Then, I tried to think about how technically feasible this integration is and wrote down some tasks down in an issue. There, I also seeked Gregor’s advice on how we can go about adding Octoherd functionality.
While I was worried that the implementation plan isn’t perfect before executing it, he said something that felt really assuring.
I'd say go whatever path works for you right now. Make it work, then make it great, and let the community help. - Gregor Martynus
Being a creator of an open source project has made me feel very obliged to be the expert who can answer every question about how to go about doing anything, but that didn’t necessarily have to be the way. While I’m already standing on the shoulders of giants who provided cool open source libraries to use in my project, I can still continue to tap on many other sources of knowledge — and that’s the beauty of open source.
This also brings me to talk about my Hacktoberfest experience as a whole.
It turned out better than expected
Despite the 3-week holiday, Hacktoberfest was still a refreshing experience for me. Being a contributor this year was much more relaxed since I wasn’t as ambitious as last year.
On the other hand, it is my very first time being a maintainer so I was pretty afraid I would screw up a lot, but the experience turned out better than expected 😊. To be honest, I thought no one would even volunteer to help out on my side projects but I'm glad that I was proven otherwise 😄!
As I learn to work with my contributors, I understand better how to write better setup instructions (big thanks to my first contributor LoftyBrambles for pointing out problems and helping other contributors!) and learn how to give clearer review comments to work together with my contributors on pull requests.
However, some things didn’t go as well as I wanted as a maintainer during Hacktoberfest.
Confusion with the event rules
The rules for Hacktoberfest was slightly different this year, which has caused some confusion for me as well as the contributors that helped out with my project.
Last year, it was required for the issues/PRs has the label
hacktoberfest, to be counted. This year, as long as the project has the topic
hacktoberfest, any PR merged for that project will count for users that have signed up for Hacktoberfest. This has led to me/other contributors asking for project maintainers to add the label to the issue & PR. 😂
On the other hand, the
hacktoberfest-accepted label on PRs is only meant for keeping track of PRs merged for maintainers. However as a maintainer, I don’t really see the website helping me to keep track of this even though I signed up as both a contributor and a maintainer - so honestly I don’t know how well I’m doing as a maintainer. Even though I have over 10 merged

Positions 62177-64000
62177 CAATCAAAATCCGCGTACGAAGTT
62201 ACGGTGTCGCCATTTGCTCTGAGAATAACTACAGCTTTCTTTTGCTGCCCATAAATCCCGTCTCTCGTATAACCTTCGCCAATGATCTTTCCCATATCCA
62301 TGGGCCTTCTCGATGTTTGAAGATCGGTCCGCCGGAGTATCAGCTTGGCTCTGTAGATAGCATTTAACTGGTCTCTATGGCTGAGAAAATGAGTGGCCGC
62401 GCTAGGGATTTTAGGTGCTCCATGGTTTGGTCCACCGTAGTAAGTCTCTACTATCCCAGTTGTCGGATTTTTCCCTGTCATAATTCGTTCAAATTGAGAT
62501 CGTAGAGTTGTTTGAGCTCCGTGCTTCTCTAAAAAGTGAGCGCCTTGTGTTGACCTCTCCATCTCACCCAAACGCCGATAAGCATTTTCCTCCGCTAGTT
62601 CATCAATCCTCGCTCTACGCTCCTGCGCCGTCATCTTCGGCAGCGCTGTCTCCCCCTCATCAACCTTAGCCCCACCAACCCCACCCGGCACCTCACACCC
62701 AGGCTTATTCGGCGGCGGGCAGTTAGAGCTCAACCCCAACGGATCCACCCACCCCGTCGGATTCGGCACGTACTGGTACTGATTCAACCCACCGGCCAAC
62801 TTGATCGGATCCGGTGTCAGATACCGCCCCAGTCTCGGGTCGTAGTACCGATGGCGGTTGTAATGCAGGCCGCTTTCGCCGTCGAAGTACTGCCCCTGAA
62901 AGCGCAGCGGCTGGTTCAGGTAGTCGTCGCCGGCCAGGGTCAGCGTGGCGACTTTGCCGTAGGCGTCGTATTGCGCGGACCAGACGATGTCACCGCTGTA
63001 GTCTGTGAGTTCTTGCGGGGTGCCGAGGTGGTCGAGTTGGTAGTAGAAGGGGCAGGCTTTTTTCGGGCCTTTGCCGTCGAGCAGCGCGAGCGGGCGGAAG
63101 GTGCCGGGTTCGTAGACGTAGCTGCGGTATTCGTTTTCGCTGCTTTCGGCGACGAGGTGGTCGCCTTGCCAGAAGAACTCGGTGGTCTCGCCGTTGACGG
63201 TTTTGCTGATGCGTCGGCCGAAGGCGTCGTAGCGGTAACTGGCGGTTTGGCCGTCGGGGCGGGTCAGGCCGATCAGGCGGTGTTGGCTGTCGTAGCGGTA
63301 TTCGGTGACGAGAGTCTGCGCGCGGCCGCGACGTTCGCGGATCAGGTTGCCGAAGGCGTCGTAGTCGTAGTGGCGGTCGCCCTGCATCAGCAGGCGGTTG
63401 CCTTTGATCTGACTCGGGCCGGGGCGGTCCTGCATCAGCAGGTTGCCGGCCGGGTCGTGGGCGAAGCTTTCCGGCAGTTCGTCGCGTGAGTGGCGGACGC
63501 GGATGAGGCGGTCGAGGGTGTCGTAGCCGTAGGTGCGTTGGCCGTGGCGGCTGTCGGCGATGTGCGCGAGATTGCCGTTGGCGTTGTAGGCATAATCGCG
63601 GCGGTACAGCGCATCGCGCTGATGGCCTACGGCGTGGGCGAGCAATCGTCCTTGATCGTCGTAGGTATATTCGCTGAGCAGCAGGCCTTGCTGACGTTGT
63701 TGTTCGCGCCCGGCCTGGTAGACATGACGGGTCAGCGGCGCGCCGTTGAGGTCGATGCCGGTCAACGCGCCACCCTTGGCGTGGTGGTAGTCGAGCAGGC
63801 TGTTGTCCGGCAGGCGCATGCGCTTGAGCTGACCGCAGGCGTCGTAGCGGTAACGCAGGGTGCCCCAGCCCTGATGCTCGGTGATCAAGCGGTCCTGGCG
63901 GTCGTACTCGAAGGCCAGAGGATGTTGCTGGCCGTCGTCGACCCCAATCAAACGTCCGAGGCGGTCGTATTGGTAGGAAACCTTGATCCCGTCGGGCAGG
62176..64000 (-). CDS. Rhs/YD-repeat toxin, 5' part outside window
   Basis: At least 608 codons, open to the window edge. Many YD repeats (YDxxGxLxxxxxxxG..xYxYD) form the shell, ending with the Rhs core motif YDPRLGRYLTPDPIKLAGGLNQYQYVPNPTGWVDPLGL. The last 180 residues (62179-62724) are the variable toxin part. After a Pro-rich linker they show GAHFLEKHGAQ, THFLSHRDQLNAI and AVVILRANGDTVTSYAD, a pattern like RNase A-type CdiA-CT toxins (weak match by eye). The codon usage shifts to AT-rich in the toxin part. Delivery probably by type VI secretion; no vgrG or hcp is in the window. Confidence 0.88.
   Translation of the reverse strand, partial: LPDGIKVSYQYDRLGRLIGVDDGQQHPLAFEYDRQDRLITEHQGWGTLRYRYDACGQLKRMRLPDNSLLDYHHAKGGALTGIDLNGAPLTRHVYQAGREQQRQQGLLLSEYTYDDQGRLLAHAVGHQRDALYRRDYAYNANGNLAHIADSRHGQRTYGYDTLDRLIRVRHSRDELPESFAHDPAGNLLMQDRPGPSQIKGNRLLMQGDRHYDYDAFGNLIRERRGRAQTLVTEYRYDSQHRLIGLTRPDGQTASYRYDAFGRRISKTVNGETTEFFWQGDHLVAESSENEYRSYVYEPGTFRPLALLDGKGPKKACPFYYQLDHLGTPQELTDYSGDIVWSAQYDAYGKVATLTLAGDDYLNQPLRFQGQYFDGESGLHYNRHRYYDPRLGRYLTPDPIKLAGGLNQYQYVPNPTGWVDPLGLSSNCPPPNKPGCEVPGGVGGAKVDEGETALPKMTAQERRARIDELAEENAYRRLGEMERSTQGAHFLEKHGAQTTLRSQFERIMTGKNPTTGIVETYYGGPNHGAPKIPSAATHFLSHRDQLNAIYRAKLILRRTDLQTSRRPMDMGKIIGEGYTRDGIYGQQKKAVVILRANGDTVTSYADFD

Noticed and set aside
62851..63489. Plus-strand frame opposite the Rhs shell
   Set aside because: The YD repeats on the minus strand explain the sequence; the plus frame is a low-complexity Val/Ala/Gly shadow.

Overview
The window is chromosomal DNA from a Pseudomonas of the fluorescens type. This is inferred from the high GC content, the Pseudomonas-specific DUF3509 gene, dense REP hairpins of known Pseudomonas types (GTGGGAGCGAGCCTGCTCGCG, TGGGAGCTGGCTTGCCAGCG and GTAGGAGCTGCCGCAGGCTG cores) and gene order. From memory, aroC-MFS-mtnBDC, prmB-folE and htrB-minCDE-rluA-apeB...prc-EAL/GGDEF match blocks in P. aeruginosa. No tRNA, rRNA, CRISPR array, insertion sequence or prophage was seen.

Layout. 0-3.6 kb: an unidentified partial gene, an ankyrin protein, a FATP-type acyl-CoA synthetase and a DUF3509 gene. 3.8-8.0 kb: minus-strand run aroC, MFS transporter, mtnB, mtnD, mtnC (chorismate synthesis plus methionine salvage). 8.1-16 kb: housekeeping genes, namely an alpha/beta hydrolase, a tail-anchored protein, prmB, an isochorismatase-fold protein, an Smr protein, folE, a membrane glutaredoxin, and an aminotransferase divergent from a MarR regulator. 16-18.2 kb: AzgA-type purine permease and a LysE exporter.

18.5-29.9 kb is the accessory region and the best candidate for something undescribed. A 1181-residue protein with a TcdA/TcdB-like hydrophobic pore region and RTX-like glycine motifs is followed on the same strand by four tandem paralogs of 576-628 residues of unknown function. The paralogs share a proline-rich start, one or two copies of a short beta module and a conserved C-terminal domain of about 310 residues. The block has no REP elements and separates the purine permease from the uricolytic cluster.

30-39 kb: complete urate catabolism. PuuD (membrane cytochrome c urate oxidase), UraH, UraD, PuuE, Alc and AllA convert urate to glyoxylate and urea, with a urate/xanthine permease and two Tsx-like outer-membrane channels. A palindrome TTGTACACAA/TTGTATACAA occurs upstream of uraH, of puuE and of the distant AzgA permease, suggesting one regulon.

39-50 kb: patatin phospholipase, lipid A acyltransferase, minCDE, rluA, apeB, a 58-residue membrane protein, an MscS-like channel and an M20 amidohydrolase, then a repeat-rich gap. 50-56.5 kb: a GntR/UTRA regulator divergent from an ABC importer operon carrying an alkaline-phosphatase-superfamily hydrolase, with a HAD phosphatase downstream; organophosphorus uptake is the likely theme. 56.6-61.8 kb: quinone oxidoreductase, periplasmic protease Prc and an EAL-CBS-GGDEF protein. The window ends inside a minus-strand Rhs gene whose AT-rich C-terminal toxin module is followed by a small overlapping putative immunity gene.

hacktoberfest-accepted PRs, I don’t know if that is good or not.
It is difficult to be a maintainer
Although my project can be considered as a relatively small scale project, however, I do experience some troubles as follows:
- Ghosting by contributors: This is a quite common thing that happens for open source projects. However, this is not ideal during the Hacktoberfest period because hoarding these issues and not working on them meant that other contributors who were keen to contribute to the project would be turned away due to the lack of open issues to be worked on. I had quite a few issues that got ghosted by my assignees and had to be reassigned. This could also happen multiple times for the same issue.
- Getting spammed by contributors to merge PRs: I wish that I didn't have to manually point out that I was on holiday, but there was an instance where a contributor pinged me quite frequently to review the PR. I hope the open source community understands that maintainers are also normal people living out their lives and often have other priorities on hand.
- Getting questions on non-project-specific problems: I had contributors asking me for help on very basic problems such as having a outdated node version causing package prroblems, not knowing how to use
.envfile to set environment variables. While I’m not sure how to ensure that the contributors have a basic understanding of these things before jumping into the issues, it’s a little frustrating when I get these sort of questions because it shows a significant lack of effort on the contributors’ side in troubleshooting problems and it also wastes my time.
- Contributions start to decline after the 2nd week: Probably because many contributors have already completed Hacktoberfest by then, there’s a significant drop in activity on my projects thereafter.
- Lack of discord community: I took the time to look up on how to create an ok-ish discord server with project specific channels, however aside from my friend, no one else joined it 😂This is also attributed to the fact that I created this discord only after the 2nd week of Hacktoberfest where there are not more new contributors to most of my projects.
That’s a wrap!
Thank you for reading, hope you enjoyed the article!